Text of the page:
• A common solution could be coming up with unique voucher codes for each channel (online or offline). What if there's no voucher code involved?

    • Another way around it can be the use of 'Vanity destinations' that can then be redirected to the original website to understand which channel worked. e.g. Website ABC.com runs a billboard along the highway and wants to know how many people saw the billboard and came to the website. What if the billboard read as ABCIsTheBest.com. A person landing on the latter page gets redirected to ABC.com and hopefully, converts on the site. Now, we have some attribution going on for the offline channel. Avinash Kaushik has discussed this in great length on his blog (a very old blog post but still relevant): http://www.kaushik.net/avinash/multichannel-analytics-tracking-online-impact-offline-campaigns/

    • A third way would be the use of Custom User ID in Universal Analytics (by Google Analytics). In simple terms...To identify a user, GA places a cookie that has a unique identifier for that device (same user will have different unique cookies for his/her laptop/tablet/smartphone/desktop...thereby, being counted as 4 users)...What Universal Analytics does (now out of Beta) is allow sites to have a Custom unique identifier (Custom User ID dimension) that truly tracks a user across channels and devices. It has to be non-PII (personally identifiable information)...Think of it as using the primary key in a table to identify the row in table which has all the possible data...when it comes to sites, that would be Email addresses used in log-ins...for a telecom provider, it would be the phone number of the user. Even though the use of this feature requires some dev work, it is live and very much available  https://developers.google.com/analytics/devguides/collection/analyticsjs/user-id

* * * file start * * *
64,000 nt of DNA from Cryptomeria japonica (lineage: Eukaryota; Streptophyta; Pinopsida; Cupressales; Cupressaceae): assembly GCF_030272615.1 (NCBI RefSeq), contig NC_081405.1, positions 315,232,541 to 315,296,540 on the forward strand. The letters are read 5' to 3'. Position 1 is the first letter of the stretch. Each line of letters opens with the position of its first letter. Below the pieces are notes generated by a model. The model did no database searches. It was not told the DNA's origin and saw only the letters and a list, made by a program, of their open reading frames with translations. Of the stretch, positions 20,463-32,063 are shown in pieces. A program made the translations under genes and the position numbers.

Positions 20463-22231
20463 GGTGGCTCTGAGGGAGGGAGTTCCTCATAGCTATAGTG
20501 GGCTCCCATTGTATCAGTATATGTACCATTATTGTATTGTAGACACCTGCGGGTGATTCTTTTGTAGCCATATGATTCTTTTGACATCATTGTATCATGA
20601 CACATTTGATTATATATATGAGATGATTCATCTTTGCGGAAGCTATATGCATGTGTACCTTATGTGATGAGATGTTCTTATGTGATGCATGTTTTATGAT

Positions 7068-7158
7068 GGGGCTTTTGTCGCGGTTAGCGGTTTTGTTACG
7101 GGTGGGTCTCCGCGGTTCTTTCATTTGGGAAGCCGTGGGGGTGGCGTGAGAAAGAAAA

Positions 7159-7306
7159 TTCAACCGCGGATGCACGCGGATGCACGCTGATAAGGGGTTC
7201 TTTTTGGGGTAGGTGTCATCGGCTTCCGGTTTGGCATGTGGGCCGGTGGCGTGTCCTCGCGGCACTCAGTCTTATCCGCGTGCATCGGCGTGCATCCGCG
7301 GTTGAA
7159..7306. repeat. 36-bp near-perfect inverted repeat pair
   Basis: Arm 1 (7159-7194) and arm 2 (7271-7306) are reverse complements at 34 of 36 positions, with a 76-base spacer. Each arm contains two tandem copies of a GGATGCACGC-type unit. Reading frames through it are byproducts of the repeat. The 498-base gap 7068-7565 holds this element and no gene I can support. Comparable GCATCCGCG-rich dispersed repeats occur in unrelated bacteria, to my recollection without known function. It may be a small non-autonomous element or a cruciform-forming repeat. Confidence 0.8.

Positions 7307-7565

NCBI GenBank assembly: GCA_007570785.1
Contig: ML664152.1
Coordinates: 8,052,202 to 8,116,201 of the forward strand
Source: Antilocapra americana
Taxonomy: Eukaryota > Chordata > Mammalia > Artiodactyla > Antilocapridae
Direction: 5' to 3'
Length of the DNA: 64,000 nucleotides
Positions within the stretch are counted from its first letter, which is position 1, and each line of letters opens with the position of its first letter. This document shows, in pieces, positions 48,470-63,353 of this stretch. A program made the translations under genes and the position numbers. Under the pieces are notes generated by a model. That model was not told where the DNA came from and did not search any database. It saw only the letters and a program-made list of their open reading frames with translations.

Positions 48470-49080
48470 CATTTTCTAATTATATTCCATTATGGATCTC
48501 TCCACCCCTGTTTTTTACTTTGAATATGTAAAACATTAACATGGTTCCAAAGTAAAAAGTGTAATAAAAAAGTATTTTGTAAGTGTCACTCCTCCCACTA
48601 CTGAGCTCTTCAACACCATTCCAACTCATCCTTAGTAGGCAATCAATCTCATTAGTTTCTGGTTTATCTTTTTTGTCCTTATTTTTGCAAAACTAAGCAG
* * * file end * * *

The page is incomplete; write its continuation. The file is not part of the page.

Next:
• YouTube Analaytics: We also had a small discussion around how the 'Audience Retention' tab in YouTube Analytics can help channel owners find out the drop off rate for viewers as the length of content increases. What the audience retention rate tells a channel owner/advertiser is the average percentage of a video that was viewed and where did the drop off happen. For advertisers, this can be further broken down by Organic and Paid Views to see the difference in audience retention rates - Something which I think is a good metric to add to Views (BFF to it...)
  • Frequency of meetup events for Digital Analytics Dubai...We aim to meet once a month (probably 2nd Tuesday of every month) and starting with the next event, we hope to tackle one topic at a time. 
Stay tuned for information on the next event. To end the blog post, here's my favourite quote from Avinash Kaushik "All data in aggregate is crap!". Enjoy.

First Event for Digital Analytics Dubai Meetup Group

Excited to get the first event moving for Digital Analytics Dubai group off the ground and will be having the first Meetup event on Tue, 27th May at Pascal Tepper, Dubai Media City.

Hope to get to meet other community members face to face, have an open forum on questions and exchange information on topics and probably even set the frequency of events for the group.